Of course, you should know how this goes by now. Fellow wide receivers James Jones and Andre Holmes have both had their stretches of Fantasy relevance this season, as has tight end Mychal Rivera. The Raiders have a multitude of viable receiving targets, but their roles aren't so clear, which makes the task of picking the most impactful from week to week next to impossible.

In other words, you'd need to play in an especially deep league to take a flier on Thompkins for the season's final week.


Latavius Murray trustworthy up to a point
by Scott White | Senior Fantasy Writer
(1:51 am ET) If his 23 carries Week 14 against San Francisco didn't convince you, Latavius Murray's 23 carries Week 16 against Buffalo should make the message loud and clear: He is the Raiders' top running back, and they're putting more faith in him than they ever did Darren McFadden.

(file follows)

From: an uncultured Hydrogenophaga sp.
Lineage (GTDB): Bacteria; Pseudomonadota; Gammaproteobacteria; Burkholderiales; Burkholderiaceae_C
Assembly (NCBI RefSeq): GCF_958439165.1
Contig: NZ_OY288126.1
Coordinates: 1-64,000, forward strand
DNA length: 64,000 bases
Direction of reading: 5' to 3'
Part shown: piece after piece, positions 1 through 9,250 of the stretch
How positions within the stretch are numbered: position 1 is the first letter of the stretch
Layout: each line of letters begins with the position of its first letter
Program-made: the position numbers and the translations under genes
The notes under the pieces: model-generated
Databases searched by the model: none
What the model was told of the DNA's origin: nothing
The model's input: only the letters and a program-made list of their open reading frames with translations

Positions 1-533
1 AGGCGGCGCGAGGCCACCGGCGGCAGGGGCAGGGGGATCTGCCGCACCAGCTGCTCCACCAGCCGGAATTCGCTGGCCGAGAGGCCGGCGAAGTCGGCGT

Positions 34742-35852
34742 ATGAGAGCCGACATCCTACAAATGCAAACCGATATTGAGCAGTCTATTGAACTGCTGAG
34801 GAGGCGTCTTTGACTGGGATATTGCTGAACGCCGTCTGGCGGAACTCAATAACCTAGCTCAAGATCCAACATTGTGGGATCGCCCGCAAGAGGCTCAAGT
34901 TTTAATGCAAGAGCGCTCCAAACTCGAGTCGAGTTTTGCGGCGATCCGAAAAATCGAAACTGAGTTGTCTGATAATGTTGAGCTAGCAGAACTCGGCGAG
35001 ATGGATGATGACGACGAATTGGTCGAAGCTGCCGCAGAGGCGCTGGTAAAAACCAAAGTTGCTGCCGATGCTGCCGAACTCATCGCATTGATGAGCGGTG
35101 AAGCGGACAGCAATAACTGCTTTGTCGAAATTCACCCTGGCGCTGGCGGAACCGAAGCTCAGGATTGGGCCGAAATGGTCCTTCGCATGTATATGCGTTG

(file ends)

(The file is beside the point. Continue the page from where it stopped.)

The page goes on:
Granted, it hasn't translated to much production yet, but the 49ers and Bills are two of the toughest defenses against the run. Unfortunately, Denver, the Raiders' Week 17 opponent, is ranked even higher at both.

Can you trust Murray to get his carries? He's gotten them two of the last three weeks, so most likely, yes. And with 20-plus chances, there's always the chance he breaks a long one. But the matchup will make it difficult.

You'd like to start him given his ever-increasing role, but you shouldn't force him into your lineup if you have two (or maybe three) respectable running backs already.


One way or another, Fred Jackson gets his
by Scott White | Senior Fantasy Writer
(1:44 am ET) Trailing early Week 16 at Oakland with their playoff hopes on the line, the Bills didn't stick with the running game for long, attempting only three runs in the second half. But in a way, that worked to running back Fred Jackson's advantage. He's such a good pass-catcher out of the backfield that he still topped 100 total yards, doing so for the first time since returning from a groin injury in Week 12.

Even with the return of C.J. Spiller from a long-term shoulder injury, Jackson still led the Bills in carries, but with only six for 10 yards. He also led the team in catches with nine for 93 yards. He had 10 catches just two weeks ago, so clearly, he's a PPR stud.